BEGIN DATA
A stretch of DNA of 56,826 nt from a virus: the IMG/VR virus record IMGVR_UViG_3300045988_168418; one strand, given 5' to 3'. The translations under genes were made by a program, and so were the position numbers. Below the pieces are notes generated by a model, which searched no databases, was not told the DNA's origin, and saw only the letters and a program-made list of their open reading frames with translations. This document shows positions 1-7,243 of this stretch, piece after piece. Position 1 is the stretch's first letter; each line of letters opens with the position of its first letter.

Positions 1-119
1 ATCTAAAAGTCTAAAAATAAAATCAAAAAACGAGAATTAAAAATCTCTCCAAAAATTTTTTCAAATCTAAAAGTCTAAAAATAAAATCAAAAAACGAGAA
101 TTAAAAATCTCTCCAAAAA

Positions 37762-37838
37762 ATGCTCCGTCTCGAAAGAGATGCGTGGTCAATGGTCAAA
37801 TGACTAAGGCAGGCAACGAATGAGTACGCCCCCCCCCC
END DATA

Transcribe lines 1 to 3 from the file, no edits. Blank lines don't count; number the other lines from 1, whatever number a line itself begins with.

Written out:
A stretch of DNA of 56,826 nt from a virus: the IMG/VR virus record IMGVR_UViG_3300045988_168418; one strand, given 5' to 3'. The translations under genes were made by a program, and so were the position numbers. Below the pieces are notes generated by a model, which searched no databases, was not told the DNA's origin, and saw only the letters and a program-made list of their open reading frames with translations. This document shows positions 1-7,243 of this stretch, piece after piece. Position 1 is the stretch's first letter; each line of letters opens with the position of its first letter.

Positions 1-119
1 ATCTAAAAGTCTAAAAATAAAATCAAAAAACGAGAATTAAAAATCTCTCCAAAAATTTTTTCAAATCTAAAAGTCTAAAAATAAAATCAAAAAACGAGAA